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Trade dispute deepens as China ups tariffs on $60B in U.S. goods
Deepening its trade battle with the United States and sending financial markets spinning, China announced tariff hikes Monday on $60 billion of American goods in retaliation for President Donald Trump’s latest penalties on Chinese products.
Punitive charges of 5% to 25% on thousands of American products including batteries, spinach and coffee will take effect June 1, the Finance Ministry said. That extends Chinese duty increases to $110 billion of imports from the United States.
The announcement followed an increase of U.S. duties on $200 billion of Chinese imports to 25% from 10% in the increasingly bitter dispute. American officials have accused China of backtracking on commitments they say it made in earlier negotiations.
On Twitter, Trump warned Chinese President Xi Jinping his country “will be hurt very badly” if it doesn’t agree to a trade deal.
Trump tweeted China “had a great deal, almost completed, & you backed out!” The president insisted increases on Chinese goods don’t hurt American consumers, saying there is “no reason for the U.S. Consumer to pay the Tariffs.”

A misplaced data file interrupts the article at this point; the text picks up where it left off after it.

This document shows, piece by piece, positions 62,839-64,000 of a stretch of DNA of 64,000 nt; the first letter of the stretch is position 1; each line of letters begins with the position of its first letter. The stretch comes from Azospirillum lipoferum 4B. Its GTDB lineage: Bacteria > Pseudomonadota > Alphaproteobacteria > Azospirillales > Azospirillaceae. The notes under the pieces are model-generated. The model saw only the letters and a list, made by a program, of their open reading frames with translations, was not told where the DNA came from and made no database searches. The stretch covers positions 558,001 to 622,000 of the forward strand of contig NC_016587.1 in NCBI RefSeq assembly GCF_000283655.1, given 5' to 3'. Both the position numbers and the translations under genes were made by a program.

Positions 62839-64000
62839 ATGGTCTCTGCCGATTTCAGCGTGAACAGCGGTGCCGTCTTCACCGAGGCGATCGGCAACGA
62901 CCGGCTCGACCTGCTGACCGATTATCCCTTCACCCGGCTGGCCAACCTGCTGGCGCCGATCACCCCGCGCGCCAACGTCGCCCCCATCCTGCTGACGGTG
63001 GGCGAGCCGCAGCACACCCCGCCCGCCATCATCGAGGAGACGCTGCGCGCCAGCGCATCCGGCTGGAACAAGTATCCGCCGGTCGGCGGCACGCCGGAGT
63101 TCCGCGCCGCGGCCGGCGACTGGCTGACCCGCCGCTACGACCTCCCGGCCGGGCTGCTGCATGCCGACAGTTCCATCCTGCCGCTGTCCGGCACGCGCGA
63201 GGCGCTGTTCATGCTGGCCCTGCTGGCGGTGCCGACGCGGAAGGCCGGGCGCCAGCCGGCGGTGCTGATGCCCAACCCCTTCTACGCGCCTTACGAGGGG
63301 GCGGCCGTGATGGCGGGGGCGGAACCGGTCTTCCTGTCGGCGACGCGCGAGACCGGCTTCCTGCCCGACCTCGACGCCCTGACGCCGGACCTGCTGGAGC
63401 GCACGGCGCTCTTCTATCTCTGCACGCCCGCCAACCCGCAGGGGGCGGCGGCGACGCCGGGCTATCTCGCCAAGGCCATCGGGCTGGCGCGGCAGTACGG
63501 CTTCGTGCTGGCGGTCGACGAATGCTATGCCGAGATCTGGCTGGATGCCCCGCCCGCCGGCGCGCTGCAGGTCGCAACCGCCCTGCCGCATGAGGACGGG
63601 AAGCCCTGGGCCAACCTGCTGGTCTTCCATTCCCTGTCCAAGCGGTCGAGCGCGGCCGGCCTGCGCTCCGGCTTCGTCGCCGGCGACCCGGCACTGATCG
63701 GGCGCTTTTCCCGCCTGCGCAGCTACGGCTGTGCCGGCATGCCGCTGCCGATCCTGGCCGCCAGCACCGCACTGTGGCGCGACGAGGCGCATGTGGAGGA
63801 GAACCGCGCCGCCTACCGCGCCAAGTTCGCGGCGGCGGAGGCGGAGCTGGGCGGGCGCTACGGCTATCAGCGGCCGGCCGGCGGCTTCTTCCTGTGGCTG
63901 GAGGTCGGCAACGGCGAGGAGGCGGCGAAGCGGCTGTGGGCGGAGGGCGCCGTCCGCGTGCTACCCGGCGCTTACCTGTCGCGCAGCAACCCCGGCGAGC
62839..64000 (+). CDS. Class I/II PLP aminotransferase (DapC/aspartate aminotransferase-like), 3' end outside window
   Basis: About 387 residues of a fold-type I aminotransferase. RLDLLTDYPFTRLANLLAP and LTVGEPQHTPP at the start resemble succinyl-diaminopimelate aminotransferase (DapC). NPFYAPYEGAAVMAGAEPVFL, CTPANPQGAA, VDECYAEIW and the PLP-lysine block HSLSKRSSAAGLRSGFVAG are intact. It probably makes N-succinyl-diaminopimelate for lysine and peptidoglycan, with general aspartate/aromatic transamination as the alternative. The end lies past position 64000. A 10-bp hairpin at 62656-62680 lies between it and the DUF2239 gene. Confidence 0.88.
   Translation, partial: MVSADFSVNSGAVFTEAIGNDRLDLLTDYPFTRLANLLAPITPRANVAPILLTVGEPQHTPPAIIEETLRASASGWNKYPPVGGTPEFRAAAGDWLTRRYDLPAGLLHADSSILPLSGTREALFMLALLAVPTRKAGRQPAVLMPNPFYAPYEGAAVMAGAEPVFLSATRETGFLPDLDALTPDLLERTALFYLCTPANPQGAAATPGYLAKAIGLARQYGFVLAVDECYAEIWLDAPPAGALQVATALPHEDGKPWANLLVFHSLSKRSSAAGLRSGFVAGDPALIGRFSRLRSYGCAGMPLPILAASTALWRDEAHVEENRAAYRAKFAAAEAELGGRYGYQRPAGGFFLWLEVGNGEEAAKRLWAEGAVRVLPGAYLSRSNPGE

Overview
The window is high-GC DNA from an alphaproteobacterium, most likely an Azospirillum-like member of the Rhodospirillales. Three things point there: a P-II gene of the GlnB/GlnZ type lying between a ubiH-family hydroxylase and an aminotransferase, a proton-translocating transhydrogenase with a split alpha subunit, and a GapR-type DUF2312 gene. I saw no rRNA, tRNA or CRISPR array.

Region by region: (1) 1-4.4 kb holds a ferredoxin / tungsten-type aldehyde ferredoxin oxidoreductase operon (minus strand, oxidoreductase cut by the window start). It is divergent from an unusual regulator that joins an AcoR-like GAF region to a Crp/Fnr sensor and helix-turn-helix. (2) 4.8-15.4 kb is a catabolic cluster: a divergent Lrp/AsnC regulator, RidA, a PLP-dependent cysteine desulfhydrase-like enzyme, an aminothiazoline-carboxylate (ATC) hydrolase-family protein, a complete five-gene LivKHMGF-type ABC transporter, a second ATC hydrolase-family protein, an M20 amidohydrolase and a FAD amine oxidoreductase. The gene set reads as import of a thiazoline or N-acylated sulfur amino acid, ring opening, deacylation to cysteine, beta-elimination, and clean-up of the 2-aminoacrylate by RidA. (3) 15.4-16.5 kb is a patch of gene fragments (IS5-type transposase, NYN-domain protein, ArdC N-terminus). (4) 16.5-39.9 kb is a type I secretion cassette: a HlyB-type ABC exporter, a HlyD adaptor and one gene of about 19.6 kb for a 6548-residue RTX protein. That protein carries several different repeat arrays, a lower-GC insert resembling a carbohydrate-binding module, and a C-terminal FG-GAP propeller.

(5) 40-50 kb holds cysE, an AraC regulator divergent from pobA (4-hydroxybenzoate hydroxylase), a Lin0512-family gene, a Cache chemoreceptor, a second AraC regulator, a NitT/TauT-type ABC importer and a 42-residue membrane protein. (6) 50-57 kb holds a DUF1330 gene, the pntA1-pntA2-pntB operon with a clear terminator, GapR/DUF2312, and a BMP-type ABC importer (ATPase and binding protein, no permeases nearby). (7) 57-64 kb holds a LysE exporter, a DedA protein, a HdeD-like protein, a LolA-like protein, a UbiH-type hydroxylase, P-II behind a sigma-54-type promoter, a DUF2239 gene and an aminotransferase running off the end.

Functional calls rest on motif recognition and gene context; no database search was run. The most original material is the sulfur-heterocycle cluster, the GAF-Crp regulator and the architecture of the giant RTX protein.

White House economic adviser Larry Kudlow acknowledged Sunday that U.S. consumers and businesses do pay the tariffs. “Both sides will pay,” he told Fox News.
China had vowed “necessary countermeasures” on Friday against Trump’s escalation.
Frazzled by the uncertainty, shares sank Monday across the globe. The Dow Jones Industrial Average lost 622.10 points or 2.4%, while the Standard & Poor’s 500 sank 2.5% in early trading.
China’s announcement Monday said tariff increases are going ahead based on a list of $60 billion of U.S. goods Beijing released in August. That list was issued in response to Trump’s threat to raise tariffs on $200 billion of Chinese goods to 25% from 10%. Beijing said then it wouldn’t take action until the U.S. increases took effect, which finally happened on Friday.
A 25% tariff applies to 2,493 items including industrial chemicals, electronic equipment, precision machinery and hundreds of food products, according to the Finance Ministry. A 20% penalty applies to 1,078 items, 10% to 974 items and 5% to 662 items.
Beijing is running out of U.S. imports for penalties due to the lopsided trade balance between the world’s two largest economies. Regulators have targeted American companies in China by slowing down customs clearance for shipments and processing of business licenses.
The new tariffs are likely to hurt exporters on both sides, as well as European and Asian companies that trade between the United States and China or supply components and raw materials to their manufacturers.
China’s state media tried to reassure businesses and consumers the ruling Communist Party has the resources and policy tools to respond.
“There is nothing to be afraid of,” said the party newspaper People’s Daily. “The U.S.-instigated trade war against China is just a hurdle in China’s development process. It is no big deal.”
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